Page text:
As a child born in 1996, I was too young to really get into Jay Z. As an artist, I have been playing the saxophone for 13 years and DJing for seven. And as a music fan, I grew up listening to house, EDM, pop, and Latin music. This was all due to my upbringing in Bergen County, New Jersey, where I attended Catholic school and my fellow classmates didn’t listen to rap as prominently as other kids our age. Growing up, all I really knew about Jay Z was that he was a big time rapper and a successful businessman, most recently recognizable to me by his streaming service, Tidal. Other than that, I didn’t know much else.
Now, at the age of 20, I’m in college at New Jersey City University studying for my B.A. in Music Business, a program that could not be taught without the mention of Jay Z.
While in school, my professors taught me more about Jay Z’s career trajectory, both creatively and financially. Jay Z is not only a great musician; he is an even better businessman. He rose to his top by being influential, stalwart, and organized. But most importantly I learned, was that Jay Z is an influencer. Listening to Jay Z was pretty common in class every week at NJCU. With my professor’s hip-hop background, she exposed us to music we normally didn’t listen to. It wasn’t until my adulthood that I slowly and progressively started to like rap music. Before then, I had no influence by the genre. But after listening to various rappers over the last semester, I began to gravitate towards Jay Z. I was also turned on to a multitude of current styles, from Drake to Fetty Wap. That’s how I was introduced to Jay Z’s music, and the best way to do that was to start with his very first project—an album exactly as old as I am.
On his debut album Reasonable Doubt (which dropped June 25, 1996 via Roc-A-Fella Records/Priority Records), I sifted through a total of 14 songs and one bonus track. I learned that this wasn’t originally the title he wanted. He wanted to call it Heir to the Throne. I found it interesting that Jay Z once stated, “We named the album Reasonable Doubt because you know, with anything you do in life, people gonna judge you.” When I first hit play, I was kind of skeptical. But it opened my eyes to a new musical world.
I’d consider Jay Z more of a master at hustling than anything else, a two-sided coin he addresses on the album. He conveys this message in the opening song of his album “Can’t Knock the Hustle.” Sometimes, one has to hustle to make their name known. Loosely portrayed here is his message of “don’t hate the player, but hate the game.” He has an ego, reflecting that he’s the best at what he does and nobody can stop him—which in reality may have haters wanting him to fail. Yet he is still making it. He goes on to “Politics as Usual” to explain the sacrifices he made for his life of hustling. On “Brooklyn’s Finest,” I interpreted a knock to the police and the FEDs. The late Notorious B.I.G. is featured on this track, and the two go back and forth by trying to playfully outdo each other with every verse. This shows a perfect representation of how I imagine a classic rap battle used to be. On “Dead Presidents II,” he mentions that he almost got shot three times and thanks “divine intervention.” “Feeling It” is an interesting addition to his hustle jambalaya, entering like a jazz tune with a catchy background that one can hum to. “D’evils” is kind of a religious epiphany. Jay seems to realize that there is a bigger force that wants to tempt him in money and illegal life practices. In the hook he states: “Dear God, I wonder can you save me?” This is Hov shouting out his prayer before Satan gets to him first. “22 Two’s” knocks his haters once again. Yes, he may have had been on the opposite side the law, but he showcases that his image was far more complex than people may have thought.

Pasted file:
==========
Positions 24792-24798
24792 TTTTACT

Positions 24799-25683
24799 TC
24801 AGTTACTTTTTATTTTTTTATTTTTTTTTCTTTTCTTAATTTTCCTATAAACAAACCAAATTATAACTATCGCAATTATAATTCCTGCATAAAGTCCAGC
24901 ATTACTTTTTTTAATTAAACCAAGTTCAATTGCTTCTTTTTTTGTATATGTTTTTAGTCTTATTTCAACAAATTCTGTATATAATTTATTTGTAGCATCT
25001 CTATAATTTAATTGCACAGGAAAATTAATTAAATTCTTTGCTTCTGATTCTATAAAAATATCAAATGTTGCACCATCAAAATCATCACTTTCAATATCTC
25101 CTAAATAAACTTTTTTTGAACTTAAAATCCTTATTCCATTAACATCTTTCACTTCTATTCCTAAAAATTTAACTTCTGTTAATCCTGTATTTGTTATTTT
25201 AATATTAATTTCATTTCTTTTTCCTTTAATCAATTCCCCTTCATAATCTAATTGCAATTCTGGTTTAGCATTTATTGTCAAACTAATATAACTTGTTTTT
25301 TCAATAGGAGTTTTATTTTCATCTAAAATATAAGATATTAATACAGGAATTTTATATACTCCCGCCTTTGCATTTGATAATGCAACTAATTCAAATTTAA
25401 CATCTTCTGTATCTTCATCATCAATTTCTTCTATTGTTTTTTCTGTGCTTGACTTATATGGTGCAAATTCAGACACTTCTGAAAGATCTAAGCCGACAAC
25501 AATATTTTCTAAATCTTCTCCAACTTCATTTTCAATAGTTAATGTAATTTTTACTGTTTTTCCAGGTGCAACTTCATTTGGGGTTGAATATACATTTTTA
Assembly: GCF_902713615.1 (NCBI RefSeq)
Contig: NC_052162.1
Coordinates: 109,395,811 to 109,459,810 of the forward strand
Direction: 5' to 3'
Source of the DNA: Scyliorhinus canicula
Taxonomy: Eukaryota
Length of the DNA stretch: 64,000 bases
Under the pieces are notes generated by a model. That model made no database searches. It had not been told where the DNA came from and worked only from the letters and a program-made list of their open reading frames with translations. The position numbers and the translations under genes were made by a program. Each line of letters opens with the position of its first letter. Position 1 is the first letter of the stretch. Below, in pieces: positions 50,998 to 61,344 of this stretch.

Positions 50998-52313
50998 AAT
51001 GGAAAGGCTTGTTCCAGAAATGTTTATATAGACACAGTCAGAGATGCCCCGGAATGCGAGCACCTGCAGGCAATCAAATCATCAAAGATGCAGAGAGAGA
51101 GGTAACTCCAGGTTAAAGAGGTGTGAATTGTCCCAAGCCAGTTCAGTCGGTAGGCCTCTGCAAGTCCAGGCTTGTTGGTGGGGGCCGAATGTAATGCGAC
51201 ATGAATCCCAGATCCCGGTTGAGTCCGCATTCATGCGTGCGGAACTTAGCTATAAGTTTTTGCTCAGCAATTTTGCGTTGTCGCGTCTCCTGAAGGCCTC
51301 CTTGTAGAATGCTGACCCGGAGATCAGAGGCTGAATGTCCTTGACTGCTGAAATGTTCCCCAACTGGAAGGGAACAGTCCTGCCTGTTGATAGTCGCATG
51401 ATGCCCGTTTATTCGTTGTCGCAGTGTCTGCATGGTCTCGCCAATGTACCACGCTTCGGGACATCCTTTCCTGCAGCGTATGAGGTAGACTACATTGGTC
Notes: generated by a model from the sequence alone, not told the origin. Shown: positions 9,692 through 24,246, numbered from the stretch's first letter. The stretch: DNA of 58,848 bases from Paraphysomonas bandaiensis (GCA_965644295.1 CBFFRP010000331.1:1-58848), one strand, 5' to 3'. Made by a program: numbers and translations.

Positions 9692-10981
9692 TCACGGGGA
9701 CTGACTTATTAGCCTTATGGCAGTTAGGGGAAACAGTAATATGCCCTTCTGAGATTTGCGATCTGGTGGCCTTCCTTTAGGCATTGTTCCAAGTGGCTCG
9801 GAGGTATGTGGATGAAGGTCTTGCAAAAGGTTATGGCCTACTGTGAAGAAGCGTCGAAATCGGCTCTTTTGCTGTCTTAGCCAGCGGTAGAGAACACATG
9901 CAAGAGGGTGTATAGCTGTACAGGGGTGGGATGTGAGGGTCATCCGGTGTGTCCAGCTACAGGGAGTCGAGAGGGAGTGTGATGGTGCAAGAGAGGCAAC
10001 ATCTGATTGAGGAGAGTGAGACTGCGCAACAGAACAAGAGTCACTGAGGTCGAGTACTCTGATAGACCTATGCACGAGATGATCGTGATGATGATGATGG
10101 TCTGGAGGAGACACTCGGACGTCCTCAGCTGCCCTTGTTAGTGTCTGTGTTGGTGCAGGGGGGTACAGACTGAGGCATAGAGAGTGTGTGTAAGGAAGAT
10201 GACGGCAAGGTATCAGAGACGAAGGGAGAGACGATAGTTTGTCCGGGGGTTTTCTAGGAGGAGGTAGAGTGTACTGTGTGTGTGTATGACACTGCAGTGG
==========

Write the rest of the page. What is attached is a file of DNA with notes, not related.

And still the layering continued. The simple question “Can I Live” becomes the overall message after battling with a lot of hatred. The classic funk intro of “Ain’t No N***a” brings a party element to a harsh atmosphere. This one really caught my attention, making me bob my head and wanting more. This also showed me how Jay Z viewed women at the time, for better or worse. On “Friend or Foe” Jay Z battled with not knowing who he can trust. The conversation in “Coming of Age” featuring protégé Memphis Bleek seems like one of a teacher and his apprentice. “Cashmere Thoughts” was a little confusing and hard to decipher, while on “Regrets,” he is having flashbacks—in a way reminiscing on how the gangster life has treated him. The album is a journey indeed, leaving me to wonder: Did this album take his whole life to make? If I could ask him directly, his answer to how did he overcame the struggle of hustling and drugs would probably leave me on the edge of my chair.
Twenty years later, Reasonable Doubt was thankfully still a great listen. Jay Z spells out his tale of drugs and money at great length, while proving he had more on the horizon. Much like how I imagine rap fans felt in 1996, the album exposed me to a different lifestyle and allowed me to step into Jay Z’s early world, if only for just a little while. And shockingly, I can say I loved it. It makes me understand what I missed out on. I plan to listen to more rap music because of it.
(Photo: Priority Records)
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